Hashtags, Twitter Trends, and Friday Feels
“#nobody #cares #about #your #hashtags.” Ancient internet proverb
Ask anyone who tries to meet a deadline – or worse, make a living – by putting pen to paper, and they’ll tell you — writer’s block is real, and it is inevitable. Even the co-authors of LOA! run into that proverbial wall from time to time, particularly when crafting a blog “from scratch”; that is, without a prompt, topic, or current event so manifest that we feel compelled to write about it. But what to do when your Word doc remains blank, and your deadline (self-imposed or otherwise) is fast approaching? There are the usual options: scan the news for headlines, ask younger family, friends, and associates what’s “hot” at the moment, and thumb through LOA! for the megahits to re-package in blog form. Or . . . there’s the “break glass in case of emergency” option, which is to check out what’s trending on Twitter.
No, this is not another Elon Musk column – surely you’ve had your fill of those over the last couple of weeks. And say what you will about Twitter, but if you want to know what people are talking about, that’s probably the best place to go. The Twitter “trends” organize the hottest topics – that is, what people on Twitter are talking about most at any given moment – by hashtags. So, what is trending? There is the usual pop star and celebrity stuff — no surprise there and who cares? It was apparently #NationalNursesDay, so of course, we salute all nurses for their service. There was also some stuff that even the younger half of the LOA! team had never heard of. But one hashtag – I won’t give away its exact placement on the list, but it was somewhere in the top ten trends – was #FridayMotivation. And that got us thinking about not just what motivates us, but perhaps a harder question: what to do when we struggle with motivation? Particularly, motivation at work?
Everyone experiences that motivational struggle at some point, and there are myriad reasons for it. And young professionals, despite being relatively new to the workforce, are not immune. Perhaps you don’t feel challenged at work, or that your work isn’t contributing to a greater good. Maybe you aren’t motivated because your organization doesn’t allow for upward growth or provide you with quality mentorship. Or what if the lack of motivation has internal roots? That doesn’t make you a bad person, or a bad employee. Whatever the cause, lack of motivation is a problem to be tackled, head-on and ASAP, before it gets worse and costs you opportunities, relationships, and perhaps even your job.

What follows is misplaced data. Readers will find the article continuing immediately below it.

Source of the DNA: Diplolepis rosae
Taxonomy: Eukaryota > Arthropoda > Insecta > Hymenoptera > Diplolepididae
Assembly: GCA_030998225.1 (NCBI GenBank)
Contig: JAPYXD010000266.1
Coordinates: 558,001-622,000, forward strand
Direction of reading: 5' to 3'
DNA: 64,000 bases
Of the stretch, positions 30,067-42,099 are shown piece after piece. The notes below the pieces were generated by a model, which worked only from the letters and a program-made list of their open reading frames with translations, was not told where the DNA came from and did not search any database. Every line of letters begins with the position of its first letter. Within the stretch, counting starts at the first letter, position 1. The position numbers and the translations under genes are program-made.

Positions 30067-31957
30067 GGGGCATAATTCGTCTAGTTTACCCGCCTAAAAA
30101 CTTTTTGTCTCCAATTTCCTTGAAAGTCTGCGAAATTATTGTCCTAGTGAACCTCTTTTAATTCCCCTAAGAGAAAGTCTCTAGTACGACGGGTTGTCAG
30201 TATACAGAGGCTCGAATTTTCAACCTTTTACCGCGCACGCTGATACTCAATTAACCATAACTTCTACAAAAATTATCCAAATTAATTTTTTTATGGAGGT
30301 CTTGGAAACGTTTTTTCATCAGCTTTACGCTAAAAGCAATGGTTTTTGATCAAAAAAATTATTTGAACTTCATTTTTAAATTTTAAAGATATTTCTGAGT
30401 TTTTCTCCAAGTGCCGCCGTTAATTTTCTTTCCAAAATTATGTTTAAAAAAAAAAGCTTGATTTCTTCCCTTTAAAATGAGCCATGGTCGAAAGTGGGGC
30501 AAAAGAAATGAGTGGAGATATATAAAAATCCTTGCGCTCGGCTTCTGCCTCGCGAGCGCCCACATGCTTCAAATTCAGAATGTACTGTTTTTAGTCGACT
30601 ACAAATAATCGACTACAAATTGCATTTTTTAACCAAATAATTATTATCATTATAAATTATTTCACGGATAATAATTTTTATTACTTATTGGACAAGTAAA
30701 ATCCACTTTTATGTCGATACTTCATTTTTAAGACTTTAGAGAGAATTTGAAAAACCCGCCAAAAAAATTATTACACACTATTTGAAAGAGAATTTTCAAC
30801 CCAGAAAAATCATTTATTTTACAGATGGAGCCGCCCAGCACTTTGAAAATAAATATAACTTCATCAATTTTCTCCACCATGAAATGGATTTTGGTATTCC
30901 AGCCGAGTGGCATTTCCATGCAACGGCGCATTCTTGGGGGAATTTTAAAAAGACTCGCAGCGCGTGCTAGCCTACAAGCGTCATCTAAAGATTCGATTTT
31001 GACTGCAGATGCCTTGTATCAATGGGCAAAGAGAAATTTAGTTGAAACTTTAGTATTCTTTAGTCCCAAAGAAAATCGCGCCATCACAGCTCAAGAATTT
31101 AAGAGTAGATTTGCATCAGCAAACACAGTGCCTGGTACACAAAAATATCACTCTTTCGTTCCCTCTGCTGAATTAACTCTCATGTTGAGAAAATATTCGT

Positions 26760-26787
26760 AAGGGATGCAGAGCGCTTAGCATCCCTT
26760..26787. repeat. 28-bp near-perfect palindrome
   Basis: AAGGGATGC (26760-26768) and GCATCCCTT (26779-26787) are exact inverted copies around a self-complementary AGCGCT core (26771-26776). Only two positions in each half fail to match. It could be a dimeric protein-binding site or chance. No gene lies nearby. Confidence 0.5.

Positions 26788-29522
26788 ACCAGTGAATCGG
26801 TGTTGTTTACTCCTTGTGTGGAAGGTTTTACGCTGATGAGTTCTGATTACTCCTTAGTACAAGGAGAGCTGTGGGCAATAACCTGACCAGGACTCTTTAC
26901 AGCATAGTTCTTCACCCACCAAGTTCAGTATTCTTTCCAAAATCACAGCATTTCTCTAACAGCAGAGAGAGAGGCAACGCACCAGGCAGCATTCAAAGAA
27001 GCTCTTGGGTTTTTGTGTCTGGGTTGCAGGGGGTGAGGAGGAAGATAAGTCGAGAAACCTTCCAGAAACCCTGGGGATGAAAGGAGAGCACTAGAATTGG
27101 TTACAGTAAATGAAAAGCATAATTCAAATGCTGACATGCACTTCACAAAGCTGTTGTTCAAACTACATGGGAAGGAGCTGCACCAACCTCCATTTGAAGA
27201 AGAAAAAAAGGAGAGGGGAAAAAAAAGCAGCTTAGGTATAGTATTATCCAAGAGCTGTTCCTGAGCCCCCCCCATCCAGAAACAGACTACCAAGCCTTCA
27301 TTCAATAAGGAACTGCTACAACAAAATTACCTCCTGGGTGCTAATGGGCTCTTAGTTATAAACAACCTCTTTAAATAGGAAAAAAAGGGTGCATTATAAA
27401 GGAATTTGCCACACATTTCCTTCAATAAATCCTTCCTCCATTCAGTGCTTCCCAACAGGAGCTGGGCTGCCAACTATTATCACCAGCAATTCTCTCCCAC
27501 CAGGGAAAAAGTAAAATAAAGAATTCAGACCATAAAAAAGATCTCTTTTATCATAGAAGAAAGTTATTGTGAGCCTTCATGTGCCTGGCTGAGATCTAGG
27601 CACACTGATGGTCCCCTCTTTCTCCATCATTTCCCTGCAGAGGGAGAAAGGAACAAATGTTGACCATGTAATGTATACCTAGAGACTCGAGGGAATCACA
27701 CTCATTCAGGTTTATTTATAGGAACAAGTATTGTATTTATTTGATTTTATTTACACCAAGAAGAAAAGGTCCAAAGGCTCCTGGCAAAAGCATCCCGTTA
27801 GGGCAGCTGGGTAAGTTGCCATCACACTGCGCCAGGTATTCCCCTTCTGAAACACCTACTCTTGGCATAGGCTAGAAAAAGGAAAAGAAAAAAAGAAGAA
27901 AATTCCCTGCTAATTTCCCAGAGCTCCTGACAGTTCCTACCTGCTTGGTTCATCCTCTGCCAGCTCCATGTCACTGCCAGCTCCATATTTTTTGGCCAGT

As LOA! is primarily a skills-based book, it’s probably no surprise that we think the accumulation and ultimately mastery of new skills can be a powerful motivator. This applies in good times or in bad, whether you are happy with your current organization or not. Adding a new tool – say, the ability to absolutely crush a presentation, or better understand and translate what numbers mean, or edit and improve presentations due to your writing skills, or engage in courageous conversations – to your professional toolkit makes you a more valuable employee, not to mention a more attractive candidate if you are in the market for a new gig.
Since we’re all likely to change jobs, if not careers, multiple times over the course of our professional lives, stacking up new skills as if they are items on a quest is vital to your development. We would go even further and suggest that new skills make you a better, more interesting person as well. Perhaps a happier one, too. The journey to develop your skills, and master both your job and your business, is a challenging and ongoing process. As you gain skills and knowledge, you’ll increase your contribution to your manager, your team, and your company. You’ll also lower your stress level, enjoy your work more, and eventually, find your niche and do more of what you do best.
If you find yourself in a position of stasis, or in an organization or doing work that pays you but doesn’t motivate you, commit to adding a new skill to your arsenal. It doesn’t even have to be a professional skill although, of course, we suggest that you start there. Identify and develop a new skill that will serve you well at work by requesting new projects or working with people that already possess the skill you are interested in. There are plenty of online resources, from YouTube to actual university courses, that can help, and many are often free. If your job doesn’t motivate you, here’s betting that the attainment of new skills, and everything that those new skills can unlock for you, will.
I must confess that the actual tweets under the #FridayMotivation hashtag were a bit of a hodgepodge and did not represent a unified theme as I expected. Lots of motivational quotes, some religious stuff, pictures of dogs being . . . motivating, we guess? But the topic did get us thinking! And as a reward for all that thinking, and mostly because this blog is being crafted on a sunny Friday afternoon here in London, I think it’s now time to investigate #beergate firsthand.
Need a little motivation and guidance to get you on the right track to succeed in your career? Look Out Above! will help you get ahead and stay ahead.